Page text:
Pre-landing surveillance didn't reveal that the coral reef surrounding Betio was too high for LCVPs to get over, and there weren't enough AmTracs to ferry in the troops. The result was the infantry had to exit their boats and walk through the shallow lagoon, all the while under withering Japanese fire. The infantry have gotten most of the coverage by historians, but now an amateur tank guy from France has joined with an historian of the Marine Corps to publish Tanks in Hell: A Marine Corps Tank Company on Tarawa. Oscar E. Gilbert and Romain Cansiere combine on a book that grew out of the latter's interest in all things USMC while growing up in France. Strange as that may sound, Cansiere was able to get to know many of the survivors of Company C, 2nd Marine Division while they were still alive, and record their experiences in the Tarawa landing. The result is a valuable history of the medium tanks that fought in that bloody landing, and a testament to the human spirit in extreme conditions.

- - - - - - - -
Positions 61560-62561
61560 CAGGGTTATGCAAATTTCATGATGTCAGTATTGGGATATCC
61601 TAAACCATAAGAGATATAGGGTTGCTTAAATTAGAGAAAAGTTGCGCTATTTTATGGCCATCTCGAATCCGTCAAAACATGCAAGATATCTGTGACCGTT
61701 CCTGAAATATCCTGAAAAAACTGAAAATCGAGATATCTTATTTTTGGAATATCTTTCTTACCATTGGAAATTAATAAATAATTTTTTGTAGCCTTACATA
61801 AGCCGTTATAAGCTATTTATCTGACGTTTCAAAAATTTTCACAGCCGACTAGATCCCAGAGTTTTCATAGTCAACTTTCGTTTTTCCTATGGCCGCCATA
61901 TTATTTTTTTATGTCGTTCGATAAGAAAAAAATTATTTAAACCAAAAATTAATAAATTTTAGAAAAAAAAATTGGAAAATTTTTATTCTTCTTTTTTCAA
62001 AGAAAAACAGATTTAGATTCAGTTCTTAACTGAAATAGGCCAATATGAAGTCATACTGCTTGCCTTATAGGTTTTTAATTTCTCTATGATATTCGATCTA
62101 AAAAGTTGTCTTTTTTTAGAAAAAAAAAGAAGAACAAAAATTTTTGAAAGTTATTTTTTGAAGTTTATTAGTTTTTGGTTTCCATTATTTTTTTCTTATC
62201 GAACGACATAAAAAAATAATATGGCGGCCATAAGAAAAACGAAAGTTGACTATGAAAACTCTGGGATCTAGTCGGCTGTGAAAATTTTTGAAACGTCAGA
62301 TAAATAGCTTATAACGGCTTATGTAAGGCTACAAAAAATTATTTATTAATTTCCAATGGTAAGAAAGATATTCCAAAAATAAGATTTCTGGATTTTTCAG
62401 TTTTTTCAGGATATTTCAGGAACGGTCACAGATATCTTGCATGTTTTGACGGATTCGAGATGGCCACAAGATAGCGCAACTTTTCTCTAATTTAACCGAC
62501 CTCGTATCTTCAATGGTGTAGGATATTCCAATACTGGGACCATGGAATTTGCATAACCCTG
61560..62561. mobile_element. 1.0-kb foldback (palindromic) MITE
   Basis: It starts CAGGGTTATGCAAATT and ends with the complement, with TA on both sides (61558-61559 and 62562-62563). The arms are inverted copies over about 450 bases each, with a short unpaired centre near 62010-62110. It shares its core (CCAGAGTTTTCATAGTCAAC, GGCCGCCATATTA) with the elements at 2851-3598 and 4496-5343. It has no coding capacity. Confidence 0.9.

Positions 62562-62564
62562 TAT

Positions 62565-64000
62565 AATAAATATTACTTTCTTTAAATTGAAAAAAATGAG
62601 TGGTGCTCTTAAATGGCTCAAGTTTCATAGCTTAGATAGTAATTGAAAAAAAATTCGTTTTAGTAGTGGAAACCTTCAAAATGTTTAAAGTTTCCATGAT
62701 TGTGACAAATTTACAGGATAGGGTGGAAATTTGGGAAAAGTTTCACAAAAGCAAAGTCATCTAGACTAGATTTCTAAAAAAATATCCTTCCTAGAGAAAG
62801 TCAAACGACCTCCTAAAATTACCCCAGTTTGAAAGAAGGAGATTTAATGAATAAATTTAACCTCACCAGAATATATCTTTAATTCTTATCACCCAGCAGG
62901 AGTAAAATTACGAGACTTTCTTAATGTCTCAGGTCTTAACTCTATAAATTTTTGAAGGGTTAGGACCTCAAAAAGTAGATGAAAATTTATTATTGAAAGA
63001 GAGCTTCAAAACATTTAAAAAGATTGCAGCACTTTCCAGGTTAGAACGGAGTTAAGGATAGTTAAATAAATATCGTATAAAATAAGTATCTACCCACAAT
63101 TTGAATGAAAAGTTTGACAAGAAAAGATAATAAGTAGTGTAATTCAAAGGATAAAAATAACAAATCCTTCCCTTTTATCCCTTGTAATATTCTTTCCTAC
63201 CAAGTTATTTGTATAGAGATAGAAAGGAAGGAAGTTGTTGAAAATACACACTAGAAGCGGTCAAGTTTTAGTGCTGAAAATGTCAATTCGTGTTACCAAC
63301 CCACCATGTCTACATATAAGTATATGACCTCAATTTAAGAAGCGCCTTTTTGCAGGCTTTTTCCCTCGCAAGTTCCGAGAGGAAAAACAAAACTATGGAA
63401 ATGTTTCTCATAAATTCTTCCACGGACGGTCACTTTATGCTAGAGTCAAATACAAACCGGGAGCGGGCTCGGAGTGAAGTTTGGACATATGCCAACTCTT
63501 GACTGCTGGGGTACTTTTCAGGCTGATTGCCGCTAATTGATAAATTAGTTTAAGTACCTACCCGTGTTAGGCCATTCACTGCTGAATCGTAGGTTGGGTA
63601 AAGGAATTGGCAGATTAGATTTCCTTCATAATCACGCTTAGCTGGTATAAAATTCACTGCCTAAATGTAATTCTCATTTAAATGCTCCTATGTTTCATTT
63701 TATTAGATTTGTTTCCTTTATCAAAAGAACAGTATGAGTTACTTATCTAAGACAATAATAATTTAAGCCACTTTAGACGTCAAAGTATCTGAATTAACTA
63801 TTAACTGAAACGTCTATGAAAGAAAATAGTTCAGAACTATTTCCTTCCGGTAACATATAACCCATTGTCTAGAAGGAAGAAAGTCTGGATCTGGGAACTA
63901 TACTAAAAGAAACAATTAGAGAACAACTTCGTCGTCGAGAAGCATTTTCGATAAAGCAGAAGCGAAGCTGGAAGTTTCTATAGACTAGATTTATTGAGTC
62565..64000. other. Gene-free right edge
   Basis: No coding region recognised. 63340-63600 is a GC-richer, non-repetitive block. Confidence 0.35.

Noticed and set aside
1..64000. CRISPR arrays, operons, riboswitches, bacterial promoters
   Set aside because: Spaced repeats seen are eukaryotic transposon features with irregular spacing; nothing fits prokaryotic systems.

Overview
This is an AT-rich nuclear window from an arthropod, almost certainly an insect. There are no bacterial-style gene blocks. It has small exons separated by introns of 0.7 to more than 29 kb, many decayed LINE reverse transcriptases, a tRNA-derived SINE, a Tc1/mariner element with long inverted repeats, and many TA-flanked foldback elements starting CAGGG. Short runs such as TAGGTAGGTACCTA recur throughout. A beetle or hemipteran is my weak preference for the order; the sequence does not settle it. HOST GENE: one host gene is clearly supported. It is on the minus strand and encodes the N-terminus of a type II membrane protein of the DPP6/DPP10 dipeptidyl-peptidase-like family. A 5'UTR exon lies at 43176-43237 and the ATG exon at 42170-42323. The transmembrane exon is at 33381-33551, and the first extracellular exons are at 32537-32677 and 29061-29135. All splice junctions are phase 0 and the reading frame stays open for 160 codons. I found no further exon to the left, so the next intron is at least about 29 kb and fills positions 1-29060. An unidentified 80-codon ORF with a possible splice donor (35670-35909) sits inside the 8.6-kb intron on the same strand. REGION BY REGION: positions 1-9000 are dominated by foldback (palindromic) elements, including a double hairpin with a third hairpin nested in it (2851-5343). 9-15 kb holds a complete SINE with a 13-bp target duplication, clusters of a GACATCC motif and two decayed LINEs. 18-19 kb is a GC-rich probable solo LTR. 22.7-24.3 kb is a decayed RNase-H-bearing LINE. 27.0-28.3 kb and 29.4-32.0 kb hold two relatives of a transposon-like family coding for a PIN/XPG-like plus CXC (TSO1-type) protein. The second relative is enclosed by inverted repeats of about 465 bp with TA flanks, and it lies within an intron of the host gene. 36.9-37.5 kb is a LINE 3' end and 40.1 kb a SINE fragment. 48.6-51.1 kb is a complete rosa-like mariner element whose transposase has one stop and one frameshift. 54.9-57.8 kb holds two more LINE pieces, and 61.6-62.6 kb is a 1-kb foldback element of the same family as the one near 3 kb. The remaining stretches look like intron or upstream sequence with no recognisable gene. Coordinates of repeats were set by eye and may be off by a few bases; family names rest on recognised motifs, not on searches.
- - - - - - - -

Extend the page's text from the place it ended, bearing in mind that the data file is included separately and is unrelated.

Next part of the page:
The 164-page hardcover book is divided into eleven chapters, two epilogues and five appendixes.
Chapter One: A New Doctrine for a New War
Chapter Two: Salad Days - Formation & Training
Chapter Three: The Tanks of Charlie Company
Chapter Four: The Clothes on Their Backs - Clothing & Equipment
Chapter Five: Objective: Code Name Helen
Chapter Six: Day One - The Reef
Chapter Seven: Day One - Inland
Chapter Eight: Day Two - Securing the Beachhead
Chapter Nine: Day Three - Sweeping the Island
Chapter Ten: Day Four - The Final Carnage
Chapter Eleven: Aftermath
Appendices A-E: Technical details, including equipment, the actual personnel, and company organization